While all of these are broad characterizations of an entire generation, they strongly suggest that much about today’s military personnel system in many of our countries may alienate the very segment of the population from which the military must draw upon to fill its ranks.

How to cope with these generational shifts?

It is important to know the typical characteristics of both the millennium and generation Z, but also to understand the differences between them. In order to cope with these expectations, aspirations and the pattern of values of the youngest generations, defence organizations must also transform themselves. The recruitment approach, career opportunities and people management, among other things, need to be adjusted. Here are some ideas:

  • We will need to help our defence organizations building and expanding on-ramps and off-ramps for talent to flow between the armed forces and the technology sector in both directions – such as creating a Defense Digital Service, expanding Corporate Fellows program with industry, making Career Intermissions Programs permanent, and bringing in Entrepreneurs-in-Residence for a year or two at a time.
  • We will need to modernize our talent management systems – creating an Office of People Analytics, resuming exit surveys, and launching LinkedIn-style pilot programs to help match servicemembers with their next assignments.
  • We will need to focus more on family retention for military personnel – promoting that critical objective by helping them balance their commitments to the force and their families by expanding maternity and paternity leave, extending childcare hours on bases, and giving families the possibility of some geographic flexibility in return for additional service commitments.
  • We will need to adapt communication approaches to the opportunities offered by technology and the resources used by the millennials and generation Z.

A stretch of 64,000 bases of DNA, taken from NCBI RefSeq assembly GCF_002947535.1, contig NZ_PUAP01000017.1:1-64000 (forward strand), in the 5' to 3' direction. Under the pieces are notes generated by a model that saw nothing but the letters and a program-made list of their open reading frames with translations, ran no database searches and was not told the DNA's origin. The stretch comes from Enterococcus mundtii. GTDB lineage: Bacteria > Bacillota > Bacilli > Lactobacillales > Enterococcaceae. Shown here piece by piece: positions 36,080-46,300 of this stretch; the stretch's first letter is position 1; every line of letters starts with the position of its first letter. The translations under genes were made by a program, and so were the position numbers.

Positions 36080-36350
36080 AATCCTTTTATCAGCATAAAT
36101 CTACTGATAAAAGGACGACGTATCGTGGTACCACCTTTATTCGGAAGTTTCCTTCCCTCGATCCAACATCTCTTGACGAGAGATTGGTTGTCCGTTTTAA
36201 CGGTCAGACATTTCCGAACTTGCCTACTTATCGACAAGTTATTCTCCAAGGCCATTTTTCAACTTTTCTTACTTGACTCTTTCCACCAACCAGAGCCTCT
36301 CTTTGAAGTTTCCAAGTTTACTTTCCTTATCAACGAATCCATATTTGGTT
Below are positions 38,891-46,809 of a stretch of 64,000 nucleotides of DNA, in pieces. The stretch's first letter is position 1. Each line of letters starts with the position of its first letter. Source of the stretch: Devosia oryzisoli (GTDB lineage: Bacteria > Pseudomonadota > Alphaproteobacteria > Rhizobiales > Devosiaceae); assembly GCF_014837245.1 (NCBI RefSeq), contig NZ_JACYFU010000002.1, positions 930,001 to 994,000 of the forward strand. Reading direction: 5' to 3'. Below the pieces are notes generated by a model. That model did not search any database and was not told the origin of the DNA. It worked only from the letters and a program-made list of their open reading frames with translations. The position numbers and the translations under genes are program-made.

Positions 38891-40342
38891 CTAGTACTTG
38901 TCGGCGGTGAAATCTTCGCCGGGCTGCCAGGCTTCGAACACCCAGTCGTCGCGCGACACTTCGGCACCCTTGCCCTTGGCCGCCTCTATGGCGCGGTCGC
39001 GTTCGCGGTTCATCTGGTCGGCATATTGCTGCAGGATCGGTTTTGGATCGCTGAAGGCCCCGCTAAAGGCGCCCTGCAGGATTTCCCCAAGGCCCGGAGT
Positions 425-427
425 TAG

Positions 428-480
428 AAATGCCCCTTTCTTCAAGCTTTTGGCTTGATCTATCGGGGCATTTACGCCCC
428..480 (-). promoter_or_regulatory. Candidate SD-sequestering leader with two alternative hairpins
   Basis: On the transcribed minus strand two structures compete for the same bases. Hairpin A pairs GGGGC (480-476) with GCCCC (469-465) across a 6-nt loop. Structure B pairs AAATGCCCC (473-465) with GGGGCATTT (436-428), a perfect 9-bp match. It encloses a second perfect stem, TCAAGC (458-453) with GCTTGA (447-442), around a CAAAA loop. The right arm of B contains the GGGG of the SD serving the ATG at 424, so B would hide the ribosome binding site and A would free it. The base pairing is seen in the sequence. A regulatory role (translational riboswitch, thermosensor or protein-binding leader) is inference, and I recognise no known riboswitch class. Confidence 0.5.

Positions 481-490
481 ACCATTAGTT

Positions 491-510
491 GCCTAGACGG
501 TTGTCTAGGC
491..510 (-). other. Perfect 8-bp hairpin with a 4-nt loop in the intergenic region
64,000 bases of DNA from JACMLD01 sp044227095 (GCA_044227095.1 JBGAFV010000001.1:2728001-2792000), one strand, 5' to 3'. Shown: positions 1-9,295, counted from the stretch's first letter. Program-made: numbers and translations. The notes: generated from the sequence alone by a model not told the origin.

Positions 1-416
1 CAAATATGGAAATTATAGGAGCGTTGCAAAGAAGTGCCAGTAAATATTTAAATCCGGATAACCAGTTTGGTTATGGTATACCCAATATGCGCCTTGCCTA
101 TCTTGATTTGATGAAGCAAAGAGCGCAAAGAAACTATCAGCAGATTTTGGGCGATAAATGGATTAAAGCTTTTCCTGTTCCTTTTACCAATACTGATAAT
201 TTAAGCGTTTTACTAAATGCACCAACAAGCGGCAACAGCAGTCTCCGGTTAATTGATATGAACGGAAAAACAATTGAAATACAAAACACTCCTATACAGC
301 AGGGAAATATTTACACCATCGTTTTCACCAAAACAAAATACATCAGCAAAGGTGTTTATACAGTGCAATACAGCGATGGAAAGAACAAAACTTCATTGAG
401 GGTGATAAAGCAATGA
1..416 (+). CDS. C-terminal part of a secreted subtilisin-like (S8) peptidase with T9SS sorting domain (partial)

• We will need a more demand-driven talent management system rather than supply-driven personnel management; this requires more flexibility and a permanent scanning of the possible needs.
  • We will need to give more geographical stability in exchange for additional service commitments.
  • We will need to create the possibility for granting study credits in order to allow our servicepeople to steer additional education and training more independently.
  • We will need to strengthen l’esprit the corps and the organizational culture of our units.
  • We will need to strengthen the physical and mental resilience of our servicepeople.

No one expects our military to redesign itself for its millennials and generation Z—to become a camouflaged version of Google or Facebook or adopt a Silicon Valley start-up culture where for example staff officers ride scooters down the hallways clad in shorts and T-shirts. Our armed forces were and continue to stay instruments of conflict prevention in peacetime, and controlled violence in war. Their culture must reflect the unique demands these places on their members. Few businesses call on their employees to give up their lives if required to get the job done. Partly as a result, military service is often viewed as a calling, not simply as a job or even a career. Only a select few can be expected to answer that call for a career or a lifetime. But they need to be the right few. And we need to do everything to attract those people, to retain them and to provide them the right level of well-being.

The original version of this article written by R. Housen was published in the ACMP-CGPM magazine. For more information, please contact ACMP-CGPM.

Previous post

NATO Summit in Brussels

Next post

Update: Two Greek Soldiers Arrested by Turkey Released